Buried Alive: Uncovering Insight From Addiction to Freedom
A Metaphor for the Emotional Side of Addiction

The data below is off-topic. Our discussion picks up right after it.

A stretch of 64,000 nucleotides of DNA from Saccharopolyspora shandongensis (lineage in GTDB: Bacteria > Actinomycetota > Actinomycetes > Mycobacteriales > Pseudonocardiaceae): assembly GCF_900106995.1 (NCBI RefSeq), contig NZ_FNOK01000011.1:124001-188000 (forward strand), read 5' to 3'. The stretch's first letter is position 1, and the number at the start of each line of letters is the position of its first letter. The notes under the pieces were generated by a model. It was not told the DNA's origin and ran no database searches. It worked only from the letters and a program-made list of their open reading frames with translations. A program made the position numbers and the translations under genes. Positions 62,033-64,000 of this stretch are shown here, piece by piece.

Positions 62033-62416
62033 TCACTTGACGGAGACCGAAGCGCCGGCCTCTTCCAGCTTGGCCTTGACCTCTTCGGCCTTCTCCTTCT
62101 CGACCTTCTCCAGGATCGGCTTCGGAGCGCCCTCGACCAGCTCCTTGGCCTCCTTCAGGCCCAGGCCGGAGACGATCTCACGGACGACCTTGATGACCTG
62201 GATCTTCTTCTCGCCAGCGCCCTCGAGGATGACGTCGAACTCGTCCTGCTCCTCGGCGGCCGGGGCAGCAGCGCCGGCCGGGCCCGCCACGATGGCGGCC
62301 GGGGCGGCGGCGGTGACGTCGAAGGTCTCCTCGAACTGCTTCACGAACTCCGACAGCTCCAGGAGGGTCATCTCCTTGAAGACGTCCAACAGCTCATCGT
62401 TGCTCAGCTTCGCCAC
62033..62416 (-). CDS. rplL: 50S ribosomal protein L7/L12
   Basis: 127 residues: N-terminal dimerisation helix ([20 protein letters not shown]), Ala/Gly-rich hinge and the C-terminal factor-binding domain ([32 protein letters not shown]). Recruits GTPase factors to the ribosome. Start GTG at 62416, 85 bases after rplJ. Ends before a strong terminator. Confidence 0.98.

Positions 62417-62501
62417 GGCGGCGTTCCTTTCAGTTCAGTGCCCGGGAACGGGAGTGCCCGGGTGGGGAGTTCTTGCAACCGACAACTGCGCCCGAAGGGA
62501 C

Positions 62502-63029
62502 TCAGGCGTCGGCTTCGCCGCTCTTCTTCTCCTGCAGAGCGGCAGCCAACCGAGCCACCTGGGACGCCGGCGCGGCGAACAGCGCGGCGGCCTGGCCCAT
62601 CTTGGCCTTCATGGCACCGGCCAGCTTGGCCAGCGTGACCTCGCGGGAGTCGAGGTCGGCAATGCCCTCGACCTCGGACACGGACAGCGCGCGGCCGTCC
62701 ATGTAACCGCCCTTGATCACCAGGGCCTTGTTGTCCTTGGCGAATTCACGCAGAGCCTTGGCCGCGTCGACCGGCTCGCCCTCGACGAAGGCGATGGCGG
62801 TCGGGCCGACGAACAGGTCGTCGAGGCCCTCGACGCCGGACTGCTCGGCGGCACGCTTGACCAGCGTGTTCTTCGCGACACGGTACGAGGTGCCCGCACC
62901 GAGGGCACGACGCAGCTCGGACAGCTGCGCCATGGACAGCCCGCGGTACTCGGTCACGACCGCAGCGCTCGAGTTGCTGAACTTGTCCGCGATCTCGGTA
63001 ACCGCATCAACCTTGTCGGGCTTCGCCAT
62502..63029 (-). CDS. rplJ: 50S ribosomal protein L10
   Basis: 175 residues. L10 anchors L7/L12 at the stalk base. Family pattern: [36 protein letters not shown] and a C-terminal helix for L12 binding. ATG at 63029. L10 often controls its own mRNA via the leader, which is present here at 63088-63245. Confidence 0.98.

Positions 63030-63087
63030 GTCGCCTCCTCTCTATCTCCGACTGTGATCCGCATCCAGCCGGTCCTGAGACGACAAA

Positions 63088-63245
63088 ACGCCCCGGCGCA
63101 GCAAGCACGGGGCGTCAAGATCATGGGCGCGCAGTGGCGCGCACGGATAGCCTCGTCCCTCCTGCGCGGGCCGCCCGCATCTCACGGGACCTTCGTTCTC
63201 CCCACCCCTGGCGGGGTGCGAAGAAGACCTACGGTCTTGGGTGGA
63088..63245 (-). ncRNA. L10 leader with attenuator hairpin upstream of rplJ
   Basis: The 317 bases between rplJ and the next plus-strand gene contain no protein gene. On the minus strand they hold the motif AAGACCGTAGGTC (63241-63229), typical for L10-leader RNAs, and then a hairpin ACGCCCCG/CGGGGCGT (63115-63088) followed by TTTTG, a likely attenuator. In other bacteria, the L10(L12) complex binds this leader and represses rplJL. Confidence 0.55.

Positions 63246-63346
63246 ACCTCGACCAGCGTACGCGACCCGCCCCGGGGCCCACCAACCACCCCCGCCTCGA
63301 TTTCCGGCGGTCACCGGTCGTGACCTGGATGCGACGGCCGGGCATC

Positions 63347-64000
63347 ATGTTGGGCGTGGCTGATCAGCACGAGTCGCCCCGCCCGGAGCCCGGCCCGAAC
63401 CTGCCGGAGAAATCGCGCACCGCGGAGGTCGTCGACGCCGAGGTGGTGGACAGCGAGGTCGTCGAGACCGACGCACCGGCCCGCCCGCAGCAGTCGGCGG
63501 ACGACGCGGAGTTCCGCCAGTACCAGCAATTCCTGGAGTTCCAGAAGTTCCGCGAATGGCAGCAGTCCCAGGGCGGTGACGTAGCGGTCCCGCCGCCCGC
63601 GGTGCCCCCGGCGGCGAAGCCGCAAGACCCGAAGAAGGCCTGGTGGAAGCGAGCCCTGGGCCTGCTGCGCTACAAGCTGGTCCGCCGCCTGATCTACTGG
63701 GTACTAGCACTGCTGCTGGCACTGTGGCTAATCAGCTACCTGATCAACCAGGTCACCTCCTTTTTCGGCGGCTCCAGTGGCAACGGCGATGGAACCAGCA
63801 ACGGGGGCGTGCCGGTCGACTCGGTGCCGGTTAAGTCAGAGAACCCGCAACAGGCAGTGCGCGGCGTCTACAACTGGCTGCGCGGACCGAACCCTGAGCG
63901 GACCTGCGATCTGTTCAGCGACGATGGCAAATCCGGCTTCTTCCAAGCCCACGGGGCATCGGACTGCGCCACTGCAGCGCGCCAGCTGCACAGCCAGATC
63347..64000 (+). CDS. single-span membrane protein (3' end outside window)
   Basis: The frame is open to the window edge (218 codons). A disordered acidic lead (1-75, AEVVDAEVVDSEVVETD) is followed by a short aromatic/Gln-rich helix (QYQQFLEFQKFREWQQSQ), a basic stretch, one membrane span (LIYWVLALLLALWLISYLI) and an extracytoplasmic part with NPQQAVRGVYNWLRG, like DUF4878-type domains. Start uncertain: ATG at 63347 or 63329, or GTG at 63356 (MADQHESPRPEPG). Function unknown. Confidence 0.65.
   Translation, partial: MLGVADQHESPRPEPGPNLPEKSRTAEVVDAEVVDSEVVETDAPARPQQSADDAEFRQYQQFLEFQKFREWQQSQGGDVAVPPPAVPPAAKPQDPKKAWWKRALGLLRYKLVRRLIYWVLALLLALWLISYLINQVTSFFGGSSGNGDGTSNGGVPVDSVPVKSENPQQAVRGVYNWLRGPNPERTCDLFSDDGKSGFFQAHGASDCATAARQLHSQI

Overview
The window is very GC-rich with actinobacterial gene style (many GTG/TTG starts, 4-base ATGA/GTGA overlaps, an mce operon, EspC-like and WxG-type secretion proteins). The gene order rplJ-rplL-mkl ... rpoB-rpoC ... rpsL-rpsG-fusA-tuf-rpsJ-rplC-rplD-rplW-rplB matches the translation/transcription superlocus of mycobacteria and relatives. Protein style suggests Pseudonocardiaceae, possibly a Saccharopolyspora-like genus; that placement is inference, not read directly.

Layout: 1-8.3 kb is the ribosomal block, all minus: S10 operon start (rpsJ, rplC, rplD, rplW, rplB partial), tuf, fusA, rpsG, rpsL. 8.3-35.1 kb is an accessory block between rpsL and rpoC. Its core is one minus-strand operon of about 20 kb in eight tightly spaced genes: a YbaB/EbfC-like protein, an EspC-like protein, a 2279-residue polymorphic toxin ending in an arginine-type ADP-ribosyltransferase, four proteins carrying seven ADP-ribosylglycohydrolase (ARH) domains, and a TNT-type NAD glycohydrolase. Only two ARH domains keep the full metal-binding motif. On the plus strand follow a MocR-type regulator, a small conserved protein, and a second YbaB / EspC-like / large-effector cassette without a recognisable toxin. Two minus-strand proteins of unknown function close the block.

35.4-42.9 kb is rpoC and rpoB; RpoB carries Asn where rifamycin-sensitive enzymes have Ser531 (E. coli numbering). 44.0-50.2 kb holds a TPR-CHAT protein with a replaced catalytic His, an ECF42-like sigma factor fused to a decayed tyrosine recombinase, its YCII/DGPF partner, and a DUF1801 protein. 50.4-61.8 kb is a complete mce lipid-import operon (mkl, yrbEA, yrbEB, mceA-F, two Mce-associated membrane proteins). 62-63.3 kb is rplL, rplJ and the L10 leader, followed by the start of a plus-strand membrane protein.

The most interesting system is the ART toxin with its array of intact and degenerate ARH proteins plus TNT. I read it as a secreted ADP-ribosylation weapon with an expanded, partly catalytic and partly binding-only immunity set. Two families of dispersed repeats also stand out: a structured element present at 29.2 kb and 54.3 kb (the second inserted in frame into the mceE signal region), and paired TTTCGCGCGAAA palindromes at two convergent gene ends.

Have you ever felt stuck? I mean—so stuck—that you can’t imagine ever being unstuck? So stuck—that you don’t think you ever really WERE unstuck? Like you’ve lived your whole life with your legs being stuck inside of quicksand? At first, you deny the fact that you are even in quicksand to start with. “It’s just sand,” you try to convince yourself. “I can step out of it any time I want!” But little by little you sink. Then one day you realize that you can’t even wiggle your toes. And you realize that you are stuck. Not only are you stuck—but you are sinking! You freak out and think, “I need to get out of this—NOW!” So you do everything you can think of to get out. You work—you sweat—you sacrifice—you focus all your strength and energy on trying to get out. And you move—a little—but the fact is that you are still stuck. Maybe you can wiggle your toes a little—but you still can’t move—you can’t get out. You become angry. Stupid sand. So you think, “Who needs legs anyways? Life is about the head—the thoughts—and the heart. I don’t need legs to have a good life.” And so you forget about your legs. You think deep thoughts—you experience intense emotions. You almost forget that you ever had legs in the first place. But then one day you notice that everybody around you seems free—they walk—they come and go as they please. And there you are—still stuck. You panic—you wriggle and fight and scream and cry. And you feel like all the commotion makes you sink deeper and deeper. The harder you try—the more you want to get out—the more, it seems, you sink. You want to get out, desperately—but you don’t know how. “Just get up and get out,” somebody screams. They are not stuck in the sand—they must know how to live in this freedom. “But how?” you scream. “Just get out!” they repeat over and over. But you don’t know how to get out. You’ve tried for so long—that it hurts to even try. One day you fall in love—with one that has strong, strong legs. You admire his strength. You think to yourself, “If there is anybody that can help me get out—it is him.” And so you call out to him. As he approaches you notice that though his legs are strong—his heart is weak. It is hard and self-seeking. He tells you that he admires your heart—your strength—but that you are not enough because you have no legs. “But I have legs!” you scream. “I just don’t know how to use them…I’m stuck.” He replies, “You are not stuck—just get out.” You cry because you want to get out—but you can’t move. “His legs are strong…if he was in here he could get out,” you think, “but his heart is not strong enough to teach me how to get out,” you conclude. It is not his strength that will help you—it is his heart. You make many attempts to get out—you really, really try. And all the while he stands above you, shaking his head, with a look of disappointment in his eyes and the sound of coldness in his voice. You feel utterly ashamed—embarrassed—because the one thing he wants—you can’t give him. You don’t even want to try anymore—your hope is gone. You begin to resent him for caring about legs in the first place. “But look at my heart!” you scream out to him. “I have a good heart!” But he does not hear you because he is still looking at the fact that you do not have legs. “If you love me,” he threatens, “you will come out of that quicksand now!” You want to come out—but you’ve tried so many times before—and you just could not do it. So you reply, “If you love me—come sit by me.” You don’t want him to tell you to get out anymore. Each request is a sting to your heart. He doesn’t understand that you can’t get out by yourself. You want him to get close enough to see what it is like. You want him to get down on the ground and to start scooping up the sand around you—one handful at a time. You want him to look at you and say, “I know it is hard—I know you feel stuck—and I know you don’t know how to get out. But I love you and I know that beneath that sand is a pair of legs. And I will stay here by you and one scoopful at a time—I will help you to remove the sand.” Of course you know that if the sand is removed—you will still have to move your legs. You will still have to be the one to take that step out of the hole—and you will have to learn a new way of life. All you have ever known is life in the sand. Even though life outside of the hole beckons to you and calls out with excitement and freedom—it terrifies you. You have never walked before. You have never known anything else. You are afraid of seeing your own legs. You are scared of people looking at your legs. You are worried of losing your heart and your mind to the appearance of your legs. You fear that you will not be recognized and valued for what you’ve always been known as—a smart head—a big heart. Now, what if you are valued for what your legs look like? “Please—I am afraid—help me out of here—but just a little at a time,” you plead. You picture it this way. He stays. He encourages you—with each scoop of sand that he removes—he whispers words of affection and love. He affirms your worth apart from head or heart or legs. He affirms you for your very existence. He is there for you when you wiggle your toes for the first time. He is not impatient. He celebrates the wiggling—though a small feat for him—it is a step into a new way of life for you. He removes more sand. He still loves you the same. Now you can wiggle an entire leg. He celebrates with you. You feel safe to continue. Scoop by scoop—the sand is removed. Each scoop of sand that he removed was the very thing that softened his heart. Time and sand and perseverance and patience took the sand away from the legs—and took the hardness out of his heart. There is no more barrier of sand. The obstacle has been removed. You stand still—not sure what it even means to take a step. He reaches out his hand and supports your first step. Your legs are wobbly and your first instinct is to pile the sand back atop your legs—to find comfort in the protection of the warm, moist sand. You stand for minutes—hours—you stand. But he stands with you. He smiles—he waits. He speaks and says, “Come—I will not let you go.” You take a step. You feel like you will fall to the ground—but he is with you. Now that he can see your legs, he realizes that while he is excited for you to run with him, it is still your heart that he most treasures. You take another step—then another—then another. You fear that if he lets go you will fall. But he stays by your side. Finally you are strong enough to walk alone. Your legs are exposed—you are walking—you are still afraid. Everyone is staring at your legs. You fear they will forget who you really are. Then he says to you, “Your legs ARE a part of who you are. But so is your head—and your heart. I’ve never seen your legs until now—but I knew they were there beneath that sand. I’ve always loved your head and your heart—and that has not changed. I loved the legs that I knew were there because it is a part of you. My love for you has not shifted—it has merely grown. Now I can see the part of you that was hidden.” You smile—you celebrate—you run. You are no longer ashamed that you have legs—you learn to like them—to make the most out of having them. You climb—you crawl—you run—you sit. Thousands of little sand piles ago you could not see what was beneath the sand. But he knew and for your sake he sat with you and scooped one pile away at a time. Of course he knew that he could have gotten a shovel and scooped you out in a moment—but you were not ready to transform in a moment. He saw that you were afraid and took the time to help you, one spoonful at a time. Tedious—yes. It took more time than was logically necessary—but in the end it was what you needed to transform. In the end, it was what he needed to transform. It was what you needed to feel loved. It was what he needed to be love.